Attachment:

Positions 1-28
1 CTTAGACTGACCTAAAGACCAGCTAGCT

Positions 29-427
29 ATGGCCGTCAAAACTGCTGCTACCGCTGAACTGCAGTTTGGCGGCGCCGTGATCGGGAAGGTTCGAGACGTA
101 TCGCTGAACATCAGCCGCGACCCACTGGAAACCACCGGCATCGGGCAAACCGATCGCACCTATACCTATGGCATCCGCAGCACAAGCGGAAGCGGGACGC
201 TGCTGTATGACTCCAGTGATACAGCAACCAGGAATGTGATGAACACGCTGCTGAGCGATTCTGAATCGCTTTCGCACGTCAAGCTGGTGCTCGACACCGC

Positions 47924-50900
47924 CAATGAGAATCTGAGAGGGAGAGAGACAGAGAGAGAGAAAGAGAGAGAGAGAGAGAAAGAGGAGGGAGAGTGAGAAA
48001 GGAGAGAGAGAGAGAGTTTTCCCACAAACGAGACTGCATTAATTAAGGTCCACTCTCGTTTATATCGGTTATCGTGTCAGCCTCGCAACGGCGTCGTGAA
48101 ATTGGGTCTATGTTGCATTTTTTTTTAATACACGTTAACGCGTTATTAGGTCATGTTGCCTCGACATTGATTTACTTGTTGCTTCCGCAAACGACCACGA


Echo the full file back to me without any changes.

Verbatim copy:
Positions 1-28
1 CTTAGACTGACCTAAAGACCAGCTAGCT

Positions 29-427
29 ATGGCCGTCAAAACTGCTGCTACCGCTGAACTGCAGTTTGGCGGCGCCGTGATCGGGAAGGTTCGAGACGTA
101 TCGCTGAACATCAGCCGCGACCCACTGGAAACCACCGGCATCGGGCAAACCGATCGCACCTATACCTATGGCATCCGCAGCACAAGCGGAAGCGGGACGC
201 TGCTGTATGACTCCAGTGATACAGCAACCAGGAATGTGATGAACACGCTGCTGAGCGATTCTGAATCGCTTTCGCACGTCAAGCTGGTGCTCGACACCGC

Positions 47924-50900
47924 CAATGAGAATCTGAGAGGGAGAGAGACAGAGAGAGAGAAAGAGAGAGAGAGAGAGAAAGAGGAGGGAGAGTGAGAAA
48001 GGAGAGAGAGAGAGAGTTTTCCCACAAACGAGACTGCATTAATTAAGGTCCACTCTCGTTTATATCGGTTATCGTGTCAGCCTCGCAACGGCGTCGTGAA
48101 ATTGGGTCTATGTTGCATTTTTTTTTAATACACGTTAACGCGTTATTAGGTCATGTTGCCTCGACATTGATTTACTTGTTGCTTCCGCAAACGACCACGA